Monday, July 14, 2008


As many of you might have guessed, employees of PVP tend to be overly susceptible to the occasional OVRP (Obsessive Visual Research Project.) Second only to our love of plaid, we are very partial to collecting every shred of information ad snapshot we can get our hands on regarding the nostalgia saturated Jet Set chic airline culture of the 1960's and 70's; an era we refer to here at PVP, as: ECWW, (Eye Candy With Wings.) Our favorite AOTM (Airline Of The Moment) is BI (Braniff International), who, in 1965 brilliantly hired Italian fashion icon Emilio Pucci, and textile guru, Alexander Girard, to completely overhaul the Braniff image... and amidst all our extra curricular research, we stumbled upon an amazing coincidence.... BRANIFF HAD BUFFALO PLAID!!!! PLease read on...

Braniff Stewardesses were called "Hostesses" and were outfitted with uniforms & accessories composed of interchangeable parts which could be removed and added as needed. Pucci adopted a Space-Age theme in redesigning the Stewardess Uniform, including plastic bubbles (resembling Captain Video helmets) which were intended to be worn between the terminal and the plane to prevent carefully coifed hair-dos from being tousseled by the whipping wind on the runway and the the threat of inclement weather. Unfortuantely, the Space Bubble was discontinued after about a month. Not only did the helmets crack easily, there was no place to store them once onboard the aircraft, and with the advent of jetways in many modern airports, their cause was rendered obsolete. However, today, vintage Pucci garments and accessories designed for especially for Braniff are considered highly sought after items of couture.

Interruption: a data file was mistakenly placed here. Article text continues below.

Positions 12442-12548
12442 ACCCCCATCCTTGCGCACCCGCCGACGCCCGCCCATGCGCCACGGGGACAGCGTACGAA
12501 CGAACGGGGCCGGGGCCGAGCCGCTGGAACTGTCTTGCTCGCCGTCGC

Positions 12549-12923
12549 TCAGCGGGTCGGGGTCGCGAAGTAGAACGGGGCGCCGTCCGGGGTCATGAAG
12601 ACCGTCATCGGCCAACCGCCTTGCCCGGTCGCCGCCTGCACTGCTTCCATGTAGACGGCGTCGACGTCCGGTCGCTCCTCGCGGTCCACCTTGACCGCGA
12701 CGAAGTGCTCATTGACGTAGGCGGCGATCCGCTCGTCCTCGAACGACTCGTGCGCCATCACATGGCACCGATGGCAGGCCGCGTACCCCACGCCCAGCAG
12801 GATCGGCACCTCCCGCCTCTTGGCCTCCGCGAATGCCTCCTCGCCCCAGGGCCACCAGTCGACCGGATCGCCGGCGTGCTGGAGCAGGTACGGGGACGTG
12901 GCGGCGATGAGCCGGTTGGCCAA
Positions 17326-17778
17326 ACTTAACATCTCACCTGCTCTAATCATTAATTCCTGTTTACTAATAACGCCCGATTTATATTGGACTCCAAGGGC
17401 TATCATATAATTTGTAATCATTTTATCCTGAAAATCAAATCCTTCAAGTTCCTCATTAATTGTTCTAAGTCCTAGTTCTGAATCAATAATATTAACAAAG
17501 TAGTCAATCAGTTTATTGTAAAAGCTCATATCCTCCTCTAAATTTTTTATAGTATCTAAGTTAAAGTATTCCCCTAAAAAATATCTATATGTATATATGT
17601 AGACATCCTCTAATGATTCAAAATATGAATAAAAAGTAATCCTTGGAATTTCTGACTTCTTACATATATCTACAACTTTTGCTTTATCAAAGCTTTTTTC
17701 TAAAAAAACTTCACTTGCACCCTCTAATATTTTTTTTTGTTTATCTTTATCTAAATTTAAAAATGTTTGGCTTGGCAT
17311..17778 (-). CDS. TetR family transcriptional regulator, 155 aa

Girard (pictured below with black and white plaid) was born 1907 in New York, raised in Italy, educated in Britain, and made famous back in America by redefining modern textile design. In 1945, he joined the cult icon company Herman Miller and remained there until the 1970s.

GIrard used fellow Herman Miller design colleagues, Ray and Charles Eames' furniture in the terminals and splashed Braniff ticket counters, terminal lounges, and airline interiors with 7 color schemes and 56 total fabrics. Known to friends as Sandro, (Italian short for Alexander,) Girard died in 1993 in Santa Fe, New Mexico, his home since 1953.

Orange,red and mustard yellow Plaid Peruvian Wool blanket designed by Alexander Girard from Herman Miller designs. Two blankets were designed, the other was blue, dark blue and green (Not shown.)